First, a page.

The goal in treating a pneumothorax is to relieve the pressure on your lung, allowing it to re-expand. Depending on the cause of the pneumothorax, a second goal may be to prevent recurrences. The methods for achieving these goals depend on the severity of the lung collapse and sometimes on your overall health.


If only a small portion of your lung is collapsed, your doctor may simply monitor your condition with a series of chest X-rays until the excess air is completely absorbed and your lung has re-expanded. Normally this takes a week or two. Supplemental oxygen may speed the absorption process.

Needle or chest tube insertion

If a larger area of your lung has collapsed, it's likely that a needle or chest tube will be used to remove the excess air.

The hollow needle or tube is inserted between the ribs into the air-filled space that is pressing on the collapsed lung. With the needle, a syringe is attached so that the doctor can pull out the excess air — just like a syringe is used to pull blood from a vein. A chest tube may be attached to a suction device that continuously removes air from the chest cavity.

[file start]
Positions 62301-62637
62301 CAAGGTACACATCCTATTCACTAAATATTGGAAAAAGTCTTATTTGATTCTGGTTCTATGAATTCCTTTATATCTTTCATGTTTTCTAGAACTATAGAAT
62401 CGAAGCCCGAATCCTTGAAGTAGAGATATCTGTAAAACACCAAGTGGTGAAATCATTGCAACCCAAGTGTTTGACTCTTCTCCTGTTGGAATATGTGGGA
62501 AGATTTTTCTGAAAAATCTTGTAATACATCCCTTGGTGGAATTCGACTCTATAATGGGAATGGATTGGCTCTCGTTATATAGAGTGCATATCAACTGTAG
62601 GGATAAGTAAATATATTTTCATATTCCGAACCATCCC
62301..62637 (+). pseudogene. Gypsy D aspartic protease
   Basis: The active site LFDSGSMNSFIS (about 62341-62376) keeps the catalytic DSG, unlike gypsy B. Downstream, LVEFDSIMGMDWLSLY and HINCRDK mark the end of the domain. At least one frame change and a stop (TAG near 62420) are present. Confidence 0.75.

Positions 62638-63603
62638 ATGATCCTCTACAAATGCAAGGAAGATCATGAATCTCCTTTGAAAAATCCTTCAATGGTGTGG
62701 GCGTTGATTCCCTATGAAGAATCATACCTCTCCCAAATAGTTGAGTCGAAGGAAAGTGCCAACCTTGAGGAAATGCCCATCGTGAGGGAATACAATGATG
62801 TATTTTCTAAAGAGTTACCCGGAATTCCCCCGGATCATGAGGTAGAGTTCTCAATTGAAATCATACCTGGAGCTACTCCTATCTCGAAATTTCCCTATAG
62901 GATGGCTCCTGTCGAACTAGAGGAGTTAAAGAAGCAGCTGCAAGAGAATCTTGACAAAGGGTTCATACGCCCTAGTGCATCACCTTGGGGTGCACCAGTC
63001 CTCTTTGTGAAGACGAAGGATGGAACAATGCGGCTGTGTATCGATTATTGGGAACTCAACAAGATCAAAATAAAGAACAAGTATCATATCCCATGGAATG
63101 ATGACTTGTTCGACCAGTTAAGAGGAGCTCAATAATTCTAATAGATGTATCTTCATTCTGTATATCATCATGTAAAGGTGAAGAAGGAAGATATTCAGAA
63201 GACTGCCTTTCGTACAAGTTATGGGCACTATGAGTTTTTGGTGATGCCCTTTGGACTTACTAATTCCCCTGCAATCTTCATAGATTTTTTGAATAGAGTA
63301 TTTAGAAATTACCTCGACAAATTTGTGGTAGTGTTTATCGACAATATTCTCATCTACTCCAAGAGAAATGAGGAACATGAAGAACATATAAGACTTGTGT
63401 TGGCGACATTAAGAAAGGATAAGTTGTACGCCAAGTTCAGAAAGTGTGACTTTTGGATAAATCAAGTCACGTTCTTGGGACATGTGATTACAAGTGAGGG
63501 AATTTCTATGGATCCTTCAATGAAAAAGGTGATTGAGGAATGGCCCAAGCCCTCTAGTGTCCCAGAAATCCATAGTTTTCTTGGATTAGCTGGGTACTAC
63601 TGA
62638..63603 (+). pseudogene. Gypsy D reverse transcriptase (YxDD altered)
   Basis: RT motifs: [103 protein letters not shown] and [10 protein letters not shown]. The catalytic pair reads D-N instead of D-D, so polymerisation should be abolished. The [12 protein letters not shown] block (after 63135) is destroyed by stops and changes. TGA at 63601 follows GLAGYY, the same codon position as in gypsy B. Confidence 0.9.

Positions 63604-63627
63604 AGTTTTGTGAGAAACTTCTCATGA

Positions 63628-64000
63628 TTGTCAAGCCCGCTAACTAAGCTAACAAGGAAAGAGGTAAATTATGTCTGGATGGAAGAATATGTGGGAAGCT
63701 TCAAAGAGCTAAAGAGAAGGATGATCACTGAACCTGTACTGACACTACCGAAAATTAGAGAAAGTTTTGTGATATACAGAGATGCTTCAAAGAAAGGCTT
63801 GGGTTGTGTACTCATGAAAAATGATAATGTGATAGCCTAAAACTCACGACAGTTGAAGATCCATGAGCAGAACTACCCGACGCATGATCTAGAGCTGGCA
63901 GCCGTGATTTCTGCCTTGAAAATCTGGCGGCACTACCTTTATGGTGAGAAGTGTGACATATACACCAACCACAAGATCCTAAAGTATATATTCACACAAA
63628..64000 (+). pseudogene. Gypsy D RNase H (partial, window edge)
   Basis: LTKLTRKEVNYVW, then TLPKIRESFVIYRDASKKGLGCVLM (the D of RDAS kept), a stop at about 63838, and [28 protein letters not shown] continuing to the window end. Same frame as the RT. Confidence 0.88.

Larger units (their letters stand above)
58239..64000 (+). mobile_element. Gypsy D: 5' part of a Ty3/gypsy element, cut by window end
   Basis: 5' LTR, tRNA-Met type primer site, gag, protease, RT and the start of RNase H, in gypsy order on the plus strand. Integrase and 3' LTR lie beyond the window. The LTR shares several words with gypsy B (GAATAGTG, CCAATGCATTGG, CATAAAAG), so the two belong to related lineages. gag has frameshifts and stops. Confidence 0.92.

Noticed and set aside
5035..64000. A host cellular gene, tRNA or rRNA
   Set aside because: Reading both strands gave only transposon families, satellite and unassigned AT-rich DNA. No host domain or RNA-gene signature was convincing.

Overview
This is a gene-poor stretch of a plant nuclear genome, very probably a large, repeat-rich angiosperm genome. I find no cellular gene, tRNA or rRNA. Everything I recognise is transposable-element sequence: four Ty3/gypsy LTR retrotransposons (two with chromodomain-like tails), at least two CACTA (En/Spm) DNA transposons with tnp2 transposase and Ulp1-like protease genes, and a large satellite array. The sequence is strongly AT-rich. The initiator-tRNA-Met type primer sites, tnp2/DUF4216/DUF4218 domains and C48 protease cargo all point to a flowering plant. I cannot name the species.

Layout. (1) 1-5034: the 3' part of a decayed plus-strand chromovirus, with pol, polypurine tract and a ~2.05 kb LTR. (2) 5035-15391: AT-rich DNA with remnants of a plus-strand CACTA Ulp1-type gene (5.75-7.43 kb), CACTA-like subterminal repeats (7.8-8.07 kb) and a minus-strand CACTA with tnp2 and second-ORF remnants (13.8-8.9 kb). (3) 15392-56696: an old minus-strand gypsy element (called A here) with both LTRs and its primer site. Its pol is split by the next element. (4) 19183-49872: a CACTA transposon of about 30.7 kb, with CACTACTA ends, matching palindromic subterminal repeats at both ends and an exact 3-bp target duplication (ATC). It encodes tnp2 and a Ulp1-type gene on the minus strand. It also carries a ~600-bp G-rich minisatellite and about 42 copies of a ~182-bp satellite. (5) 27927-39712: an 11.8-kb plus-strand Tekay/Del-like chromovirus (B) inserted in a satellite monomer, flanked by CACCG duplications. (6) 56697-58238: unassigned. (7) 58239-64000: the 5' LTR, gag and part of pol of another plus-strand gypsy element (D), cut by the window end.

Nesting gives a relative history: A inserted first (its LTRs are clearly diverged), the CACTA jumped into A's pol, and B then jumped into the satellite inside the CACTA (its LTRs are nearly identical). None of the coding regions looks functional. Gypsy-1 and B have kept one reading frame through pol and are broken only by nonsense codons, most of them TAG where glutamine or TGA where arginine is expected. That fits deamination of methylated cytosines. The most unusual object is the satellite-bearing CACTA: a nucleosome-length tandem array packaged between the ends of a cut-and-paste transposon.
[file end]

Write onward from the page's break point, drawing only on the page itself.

If a chest tube doesn't solve your problem, surgery may be necessary to close the air leak. In most cases, the surgery can be performed through small incisions, using a tiny fiber-optic camera and narrow, long-handled surgical tools. The surgeon will look for the leaking bleb and close it off.

In some cases, a substance may be used to irritate the tissues around the lung so that they'll stick together and seal any leaks. Rarely, the surgeon will have to make a larger incision between the ribs to get better access to multiple or larger air leaks.

Aug. 04, 2017
  1. Mason RJ, et al. Pneumothorax, chylothorax, hemothorax, and fibrothorax. In: Murray and Nadel's Textbook of Respiratory Medicine. 5th ed. Philadelphia, Pa.: Saunders Elsevier; 2010. Accessed Nov. 6, 2015.
  2. Ferri FF. Pneumothorax, spontaneous. In: Ferri's Clinical Advisor 2016. Philadelphia, Pa.: Mosby Elsevier; 2016. Accessed Nov. 6, 2015.
  3. Tintinalli JE, et al. Spontaneous and iatrogenic pneumothorax. In: Tintinalli's Emergency Medicine: A Comprehensive Study Guide. 7th ed. New York, N.Y.: The McGraw Hill Companies; 2011. Accessed Nov. 6, 2015.
  4. AskMayoExpert. Pneumothorax. Rochester, Minn.: Mayo Foundation for Medical Education and Research; 2015.
  5. Light RW. Primary spontaneous pneumothorax in adults. Accessed Nov. 6, 2015.
  6. Light RW. Secondary spontaneous pneumothorax in adults. Accessed Nov. 6, 2015.
  7. Barbara Woodward Lips Patient Education Center. Collapsed lung (pneumothorax). Rochester, Minn.: Mayo Foundation for Medical Education and Research; 2009.